A: Today my asset creation process revolves largely around Modo along with a few other tools. As Modo has grown over the years I have found that it fills more and more of the parts of my workflow. In the beginning it was just modeling, animation. Now I do most of my 3D work exclusively in Modo. In addition to Modo I use a number of 2D applications (Photoshop, Illustrator, Affinity, Substance, etc) in the process of preparing materials, post processing. Of course, for rapidly iterating on color, texture, or material (or creating tech packs), I use Colorway.
Q: When you are thinking through creating a design, what are some of the things you would take into consideration before the build begins?
A: When planning a build I typically look for a starting point for overall form. If we have a physical sample I do a simple 3D scan and create a simple base mesh with clean UV maps for the build process. If we don’t have physical samples I use a digital last and as many reference photos or sketches as I can find. We also look at materials used in the design. If there aren’t specific materials needed, we will use generalized materials as much as possible to allow for the most flexibility in Colorway. For more specific material cases, we will photograph swatches in a light box and build textures to import into Modo with diffuse, specular, roughness, and normal maps. With these initial parts on hand we can build assets that stay as close to the reference materials as possible and allow for realistic rendering.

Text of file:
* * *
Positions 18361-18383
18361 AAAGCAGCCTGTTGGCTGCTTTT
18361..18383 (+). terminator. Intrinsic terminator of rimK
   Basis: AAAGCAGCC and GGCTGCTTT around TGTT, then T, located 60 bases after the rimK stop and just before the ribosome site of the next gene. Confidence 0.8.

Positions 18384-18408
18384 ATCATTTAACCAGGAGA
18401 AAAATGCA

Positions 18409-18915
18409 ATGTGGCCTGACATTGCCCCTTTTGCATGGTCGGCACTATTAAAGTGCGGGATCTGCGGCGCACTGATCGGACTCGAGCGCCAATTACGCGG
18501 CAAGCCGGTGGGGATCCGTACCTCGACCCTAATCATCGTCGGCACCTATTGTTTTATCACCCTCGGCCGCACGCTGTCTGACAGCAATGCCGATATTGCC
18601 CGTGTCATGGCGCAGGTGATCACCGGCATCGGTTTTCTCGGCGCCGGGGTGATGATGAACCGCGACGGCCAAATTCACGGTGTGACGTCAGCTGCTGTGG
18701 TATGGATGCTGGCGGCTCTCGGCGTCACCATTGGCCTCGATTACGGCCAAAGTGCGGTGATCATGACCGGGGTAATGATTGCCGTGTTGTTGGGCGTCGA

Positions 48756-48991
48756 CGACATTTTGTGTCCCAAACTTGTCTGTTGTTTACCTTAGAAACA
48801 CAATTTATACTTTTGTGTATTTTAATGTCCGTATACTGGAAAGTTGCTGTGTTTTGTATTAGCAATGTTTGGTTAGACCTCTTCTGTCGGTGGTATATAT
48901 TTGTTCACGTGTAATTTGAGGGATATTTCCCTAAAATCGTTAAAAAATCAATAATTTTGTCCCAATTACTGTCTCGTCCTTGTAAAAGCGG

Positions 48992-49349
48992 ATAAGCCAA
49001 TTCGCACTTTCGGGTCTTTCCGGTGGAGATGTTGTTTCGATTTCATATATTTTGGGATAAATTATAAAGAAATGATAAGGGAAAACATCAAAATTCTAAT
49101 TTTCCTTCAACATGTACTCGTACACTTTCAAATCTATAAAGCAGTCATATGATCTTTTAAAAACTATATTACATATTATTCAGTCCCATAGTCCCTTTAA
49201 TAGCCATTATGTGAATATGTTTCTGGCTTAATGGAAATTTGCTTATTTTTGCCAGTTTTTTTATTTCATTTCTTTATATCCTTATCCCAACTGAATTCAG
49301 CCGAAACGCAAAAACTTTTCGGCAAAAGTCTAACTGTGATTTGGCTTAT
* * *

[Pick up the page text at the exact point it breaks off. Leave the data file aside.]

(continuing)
Q: What makes a 3D asset high-quality?
A: As we work on models we look for several stages of internal feedback to verify the quality and accuracy of the model, the materials, and the overall renders (both Modo and Colorway renders). As we look at assets for feedback, we consider fine tuned accuracy of the 3D mesh, matching form to the references, and a clean editable model that we can make adjustments later on. For materials, we do our best to either match existing references or simply make the materials as realistic as possible. We look for color accuracy, material consistency in its reflective or finish properties, and the surface feel of the material so that it will render with accuracy in any lighting conditions and from any angle.